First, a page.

Building bridges and connecting Fullerton’s homeless to essential resources

Community Care Navigator Program in Fullerton, California

Building trust through compassion is the foundation of Carrie Delaurie’s work as a community care navigator at St. Jude Medical Center in Fullerton, California.  

Delaurie is devoted to helping those experiencing homelessness who enter the Emergency Department in need of medical attention, shelter, clothing or substance use treatment.

Prior to our program, she says that "the homeless came in, got triaged here and left."   

She is working to change that, meeting people where they are – whether it be at a park, a bus stop or a local shelter. She slowly builds trust and connects patients to critical resources like housing, outpatient medical care, transportation, Social Security, treatment programs and mental health services.

In 2011, the City of Fullerton and community leaders reached out to St. Jude Medical Center, a Providence St. Joseph Health hospital, after the tragic death of a homeless person and a spike in emergency department repeat visits.

Carrie-Delaurie-community-panel-homelessness

Part of Carrie Delaurie’s role involves community education and outreach. Here she speaks at a Fullerton community panel on homelessness.

"We found that several dozen patients were coming into the ED very frequently," says Barry Ross, vice president, healthy communities at St. Jude Medical Center. “One man had 65 visits in a year,” he says. "We tried to understand why they were coming in."

After evaluating best practices from around the country, St. Jude launched an innovative program – the Community Care Navigator Program – as a direct response to the needs of the community’s most vulnerable.

When a patient enters the ED, St. Jude physicians and nurses first address medical needs and provide treatment as needed. Then a community care navigator, like Delaurie, steps in.

"We want to make sure they are connected to some sort of resources," says Delaurie, who closely coordinates with St. Jude staff and local agencies including the Illumination Foundation and CityNet, the Orange County Department of Behavioral Health and the Fullerton Police Department.

But it’s not always easy. Many patients are wary of new people.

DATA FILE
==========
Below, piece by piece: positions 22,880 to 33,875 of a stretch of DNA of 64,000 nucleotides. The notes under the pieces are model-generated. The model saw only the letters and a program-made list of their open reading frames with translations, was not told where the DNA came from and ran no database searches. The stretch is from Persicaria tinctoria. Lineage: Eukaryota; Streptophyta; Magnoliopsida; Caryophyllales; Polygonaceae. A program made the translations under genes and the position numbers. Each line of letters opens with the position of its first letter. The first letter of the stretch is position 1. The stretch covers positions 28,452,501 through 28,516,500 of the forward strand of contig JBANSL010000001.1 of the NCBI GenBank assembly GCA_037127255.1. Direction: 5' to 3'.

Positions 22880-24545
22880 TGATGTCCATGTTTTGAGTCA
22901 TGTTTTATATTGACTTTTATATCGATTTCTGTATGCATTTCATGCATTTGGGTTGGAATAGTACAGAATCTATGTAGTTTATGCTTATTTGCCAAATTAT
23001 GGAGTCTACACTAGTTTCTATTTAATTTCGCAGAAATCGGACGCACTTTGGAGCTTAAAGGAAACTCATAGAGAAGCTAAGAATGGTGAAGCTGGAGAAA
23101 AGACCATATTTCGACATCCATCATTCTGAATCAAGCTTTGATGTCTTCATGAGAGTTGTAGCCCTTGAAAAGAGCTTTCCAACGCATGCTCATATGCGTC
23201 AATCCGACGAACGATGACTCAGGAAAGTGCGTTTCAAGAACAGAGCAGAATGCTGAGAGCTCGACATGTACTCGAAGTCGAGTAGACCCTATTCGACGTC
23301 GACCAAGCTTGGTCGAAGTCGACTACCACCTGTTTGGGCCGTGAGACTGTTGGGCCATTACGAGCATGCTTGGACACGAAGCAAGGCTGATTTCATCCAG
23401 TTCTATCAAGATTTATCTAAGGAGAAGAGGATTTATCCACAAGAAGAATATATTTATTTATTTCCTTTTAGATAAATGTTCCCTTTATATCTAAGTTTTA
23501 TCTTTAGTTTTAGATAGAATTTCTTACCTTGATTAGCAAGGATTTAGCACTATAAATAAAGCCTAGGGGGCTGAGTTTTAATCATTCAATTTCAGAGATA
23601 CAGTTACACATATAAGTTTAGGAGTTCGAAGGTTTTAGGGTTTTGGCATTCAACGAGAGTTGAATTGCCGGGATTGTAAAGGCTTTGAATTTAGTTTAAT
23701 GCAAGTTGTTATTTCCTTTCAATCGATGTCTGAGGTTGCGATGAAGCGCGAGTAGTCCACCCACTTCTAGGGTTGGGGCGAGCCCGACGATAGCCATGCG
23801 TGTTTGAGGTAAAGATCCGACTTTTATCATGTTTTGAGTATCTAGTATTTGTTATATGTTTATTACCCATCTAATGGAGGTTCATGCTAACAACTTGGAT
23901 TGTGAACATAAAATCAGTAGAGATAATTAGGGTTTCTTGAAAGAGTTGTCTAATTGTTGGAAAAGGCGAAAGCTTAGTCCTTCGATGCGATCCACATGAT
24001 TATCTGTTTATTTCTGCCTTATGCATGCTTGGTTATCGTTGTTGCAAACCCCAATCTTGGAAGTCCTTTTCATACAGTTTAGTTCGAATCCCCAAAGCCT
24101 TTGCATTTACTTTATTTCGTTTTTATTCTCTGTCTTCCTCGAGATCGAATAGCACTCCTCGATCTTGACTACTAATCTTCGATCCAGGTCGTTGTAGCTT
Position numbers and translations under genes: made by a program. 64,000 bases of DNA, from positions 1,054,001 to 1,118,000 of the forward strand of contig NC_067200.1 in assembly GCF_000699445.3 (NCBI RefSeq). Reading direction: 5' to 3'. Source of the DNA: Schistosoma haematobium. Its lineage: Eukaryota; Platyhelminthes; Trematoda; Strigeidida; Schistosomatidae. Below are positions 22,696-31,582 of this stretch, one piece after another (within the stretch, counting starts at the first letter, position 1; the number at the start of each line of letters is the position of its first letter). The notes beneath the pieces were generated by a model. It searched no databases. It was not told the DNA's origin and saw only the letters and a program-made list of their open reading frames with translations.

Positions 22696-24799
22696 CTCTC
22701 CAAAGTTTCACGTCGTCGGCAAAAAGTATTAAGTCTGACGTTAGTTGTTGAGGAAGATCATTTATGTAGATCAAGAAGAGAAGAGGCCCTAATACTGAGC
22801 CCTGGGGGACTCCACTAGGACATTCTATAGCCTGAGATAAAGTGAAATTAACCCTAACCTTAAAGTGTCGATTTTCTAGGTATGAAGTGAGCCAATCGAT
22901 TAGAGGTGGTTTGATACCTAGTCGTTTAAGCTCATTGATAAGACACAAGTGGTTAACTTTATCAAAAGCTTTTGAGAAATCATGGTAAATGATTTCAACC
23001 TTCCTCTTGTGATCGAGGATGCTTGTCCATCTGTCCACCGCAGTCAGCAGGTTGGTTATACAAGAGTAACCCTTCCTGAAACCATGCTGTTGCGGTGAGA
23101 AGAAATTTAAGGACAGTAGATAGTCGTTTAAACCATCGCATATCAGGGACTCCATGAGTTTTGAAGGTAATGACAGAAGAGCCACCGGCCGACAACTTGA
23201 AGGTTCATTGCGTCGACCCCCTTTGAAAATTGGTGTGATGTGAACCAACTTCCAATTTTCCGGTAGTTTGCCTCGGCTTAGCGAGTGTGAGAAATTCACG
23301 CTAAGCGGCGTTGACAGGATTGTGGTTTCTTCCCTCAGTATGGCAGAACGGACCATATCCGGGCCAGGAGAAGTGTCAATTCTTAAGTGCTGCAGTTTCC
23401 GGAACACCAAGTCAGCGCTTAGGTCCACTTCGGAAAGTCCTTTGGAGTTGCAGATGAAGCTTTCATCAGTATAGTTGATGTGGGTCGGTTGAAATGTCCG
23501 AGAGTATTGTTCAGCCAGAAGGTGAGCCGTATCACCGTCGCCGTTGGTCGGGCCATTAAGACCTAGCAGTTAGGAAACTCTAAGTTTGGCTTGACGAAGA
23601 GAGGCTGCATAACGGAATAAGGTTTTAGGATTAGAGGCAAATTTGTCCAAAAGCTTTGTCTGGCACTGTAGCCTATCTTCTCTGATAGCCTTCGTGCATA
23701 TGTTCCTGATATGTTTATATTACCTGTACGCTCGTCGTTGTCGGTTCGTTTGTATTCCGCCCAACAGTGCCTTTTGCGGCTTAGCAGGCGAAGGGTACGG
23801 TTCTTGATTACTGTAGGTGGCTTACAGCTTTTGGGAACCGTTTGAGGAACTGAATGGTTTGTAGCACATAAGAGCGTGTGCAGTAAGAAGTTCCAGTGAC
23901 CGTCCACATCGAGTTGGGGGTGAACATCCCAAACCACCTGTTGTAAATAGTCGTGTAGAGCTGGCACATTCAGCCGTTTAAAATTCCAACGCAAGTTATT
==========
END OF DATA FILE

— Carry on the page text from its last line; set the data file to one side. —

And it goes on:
"There's a lot of distrust. It sometimes takes years to build relationships with people,"Delaurie says. “It's important to be there when they are ready for help.”

Through conversation, Delaurie learns how long the patients have been homeless and what barriers they face when seeking help. She learns if someone is a veteran, has suffered mental illness or has family members nearby. This information can help Delaurie match patients with the appropriate resources.

"It's all about making connections and building relationships," Barry says. "These are the most vulnerable people in our community."

Through a total community benefit investment of $123,278 in 2018, Providence St. Joseph Health was able to assist more than 500 people in 2018 who came to St. Jude Medical Center’s emergency department. Often these individuals were living on the streets or in their cars. Forty-four percent were identified as having mental health disorders and of those, 62 percent were connected to appropriate services.

Overall, St. Jude Medical Center saw a 33 percent reduction in avoidable ED visits by those who were homeless. But the program's success is measured not only in guiding patients to the best care setting, but by the difference Delaurie and her colleagues are making in the lives of homeless patients. “When a person who was homeless can be connected to permanent housing, our caregivers (employees) feel a deep sense of satisfaction,” Barry explains.

I'm lucky I can do this," Delaurie says. "If everybody in the world helped one person, the world would be such a great place."

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